Six months in to the Trump presidency and you need a steady diet of fentanyl, Thunderbird, and head trauma to believe that Donald Trump is a master negotiator, a real leader, or any good at this whole presidenting thing. The national political stress test that is the Trump administration seems designed to force Republicans leaders into contortions that would break a Cirque de Soleil gymnast.
Republican Members of the House and Senate watched their 2017 agenda go down in flames. The money that Republicans planned to cut via Obamacare repeal was meant to fund massive business and upper-income tax cuts. All the winning stopped hard, and even the dead-enders in Congress know Trumpism took a shock this week. The coming months are a menu of misery: a debt-ceiling fight, the increasing evidence and pressure of the all-consuming Russia probe, and the certain knowledge that Trump’s self-destructive dumbassery is the defining news driver of the summer.
Trying to follow Trump’s manic changes of position on the doomed, roadkill-stank of the health care fight was like watching a cat chase a laser pointer. The GOP went into the fight without a real plan to market it, they let industry lobbyists craft it, and then they counted on Donald Freaking Trump to help sell it. Please clap.
As Trump dragged Senators to the White House for a North Korean-style rant, threatened Dean Heller to his face and proceeded to take four different positions on where to go next, Republicans took all the political damage a repeal vote would have incurred with the dubious benefit of having Trump lecture them in the Oval Office on how badly they sold their plan. The few who clung to the idea that the president was about to show some actual leadership on the bill didn’t anticipate Trump giving an interview that would—once again—knock the news cycle into orbit.
Jeff Flake, Dean Heller, and Jeff Sessions all had to learn painful lessons on the cost of being on the Trump Train this week. For Flake, Heller and a few other Republicans, setting themselves on fire for a vote on Obamacare repeal was political poison. Their legitimate fear of their constituents was greater—finally—than their fear of Trump. “Winning over Trump voters” is no longer a sane response to the insanity of your political situation. Many Republican elected still aren’t getting this because they think they can make it work. They stare at Trump’s base-approval numbers, torn between fear and temptation.
To remind my Republican friends for the hundredth time, the Trump base isn’t your base. His supporters hate you as much as Trump hates you. Trump devotees don’t care about shrinking the size and scope of government. They don’t care about the Constitution. They’re not Republicans, except as a flag of convenience. If you haven’t noticed the theme from Fox to Rush and across the rest of the Trump-fanatic clickservative media isn’t “My God, this bill was political death for anyone who voted for it.” Instead, it was “Why won’t Republicans follow Donald Trump over the cliff? What good is a majority if it won’t destroy itself in a vote that 70 percent of the population hates?”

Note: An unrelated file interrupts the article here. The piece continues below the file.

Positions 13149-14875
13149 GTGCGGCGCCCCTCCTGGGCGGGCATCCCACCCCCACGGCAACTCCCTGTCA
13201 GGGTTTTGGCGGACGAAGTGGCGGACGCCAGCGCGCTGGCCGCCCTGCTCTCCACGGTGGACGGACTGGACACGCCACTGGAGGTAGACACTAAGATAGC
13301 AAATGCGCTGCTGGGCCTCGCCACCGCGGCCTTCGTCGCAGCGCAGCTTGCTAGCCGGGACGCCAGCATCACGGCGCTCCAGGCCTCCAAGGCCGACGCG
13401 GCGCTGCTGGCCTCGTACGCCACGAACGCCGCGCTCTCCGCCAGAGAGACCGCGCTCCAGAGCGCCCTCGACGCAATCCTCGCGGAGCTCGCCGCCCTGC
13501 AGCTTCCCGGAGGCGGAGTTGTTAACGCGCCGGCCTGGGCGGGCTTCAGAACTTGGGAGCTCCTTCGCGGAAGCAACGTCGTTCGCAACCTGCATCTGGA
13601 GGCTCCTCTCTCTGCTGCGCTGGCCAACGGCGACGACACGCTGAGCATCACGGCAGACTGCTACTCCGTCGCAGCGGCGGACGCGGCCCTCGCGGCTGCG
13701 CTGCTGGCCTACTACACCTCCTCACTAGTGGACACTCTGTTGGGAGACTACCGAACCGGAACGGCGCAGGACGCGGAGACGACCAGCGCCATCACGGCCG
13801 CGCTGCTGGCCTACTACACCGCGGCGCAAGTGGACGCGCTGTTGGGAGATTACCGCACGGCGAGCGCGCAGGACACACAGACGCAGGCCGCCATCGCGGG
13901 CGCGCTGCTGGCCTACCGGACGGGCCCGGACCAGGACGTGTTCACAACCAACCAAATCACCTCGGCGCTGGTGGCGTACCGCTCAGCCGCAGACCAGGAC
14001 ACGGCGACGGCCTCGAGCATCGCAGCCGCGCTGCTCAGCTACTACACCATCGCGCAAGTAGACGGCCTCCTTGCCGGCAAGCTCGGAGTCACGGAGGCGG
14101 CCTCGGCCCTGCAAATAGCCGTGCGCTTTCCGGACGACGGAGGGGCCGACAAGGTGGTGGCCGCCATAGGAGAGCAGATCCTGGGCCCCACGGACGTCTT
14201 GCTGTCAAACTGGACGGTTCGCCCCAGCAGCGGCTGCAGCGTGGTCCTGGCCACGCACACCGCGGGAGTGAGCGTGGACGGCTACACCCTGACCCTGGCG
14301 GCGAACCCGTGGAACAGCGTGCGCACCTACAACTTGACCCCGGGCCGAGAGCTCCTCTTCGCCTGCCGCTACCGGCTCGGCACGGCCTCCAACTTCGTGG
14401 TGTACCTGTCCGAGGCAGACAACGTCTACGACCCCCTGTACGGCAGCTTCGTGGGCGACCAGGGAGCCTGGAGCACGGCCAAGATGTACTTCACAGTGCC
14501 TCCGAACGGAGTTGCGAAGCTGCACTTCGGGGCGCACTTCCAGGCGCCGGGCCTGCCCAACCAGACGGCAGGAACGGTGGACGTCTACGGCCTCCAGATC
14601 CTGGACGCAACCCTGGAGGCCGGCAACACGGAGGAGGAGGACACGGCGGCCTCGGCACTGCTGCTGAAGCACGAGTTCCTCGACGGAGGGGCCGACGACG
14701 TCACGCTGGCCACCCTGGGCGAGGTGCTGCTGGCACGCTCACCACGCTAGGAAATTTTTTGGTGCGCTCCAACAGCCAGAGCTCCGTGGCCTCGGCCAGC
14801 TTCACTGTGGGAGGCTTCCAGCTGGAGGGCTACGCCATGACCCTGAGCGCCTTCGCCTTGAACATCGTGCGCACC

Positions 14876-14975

So, to my Republican elected friends, there are a lot of reasons that GOP Trumpism won’t work, but the biggest one is this: Donald Trump hates you. You are, at best, props and extras in “The Apprentice: 1600 Pennsylvania Avenue.” No matter how many times you abase yourself before him, no matter how much you grovel, it will never be enough. The moment you do anything to preserve your own political fortunes, he will turn on you. The moment you deviate from constant service to his colossal ego, you’re going to end up on blast. He has no allies. Only fluffers and foes.
If you don’t see it yet, the clickservative media and the Trump base is fundamentally nihilist. They hate you even more than Trump does. They’re the party of Uli Kunkel, not Ronald Reagan. They expect nothing but the spectacle, the house fire and the sound of glass breaking. The performance art of the one-man show “Red Don” is their only political satisfaction, and like junkies, they’re chasing the political dragon of more stimulation, more chaos, and more destruction. The Democrats are so pathetic that Republicans are the inevitable target of Trump voters’ fury.
Trump’s threats against Dean Heller and Jeff Flake are nothing compared to the epic, world-class humiliation he delivered to Attorney General Jeff Sessions—a brutal, near-fatal whipping of the most loyal dog in his kennel—in Wednesday’s wide-ranging, lunatic interview with The New York Times.
Jeff Sessions—who isn’t out of the woods on Russian connections himself—took a massive personal and political risk by stepping away from the investigation, but in Trump’s eyes, the oath Sessions took as attorney general to serve the law and protect the Constitution is secondary to the blind loyalty he owes King Donald of Orange. Jeff has displayed absolute loyalty to Trump from the moment he joined candidate Trump on stage in Mobile, Alabama, relentless and early defender of The Donald and helped to normalize him with rank-and-file conservatives. Sessions sacrificed his Senate leadership role, and to be frank, his reputation to accept the role as Trump’s attorney general. Loyalty to Trump will always be met with public betrayal and humiliation.
This week we’ve seen Trump in his most loathsome and essential form—an abusive, reckless child demanding more more more and offering not a shred of discipline, loyalty, or responsibility in return. Mommy and daddy in this case are a House and Senate willing to overlook Little Donnie’s propensity to kill small animals, set fires, and mutter darkly about how he’s going to teach the other kids at school a lesson they won’t forget.
In the meantime, how’s that wall coming?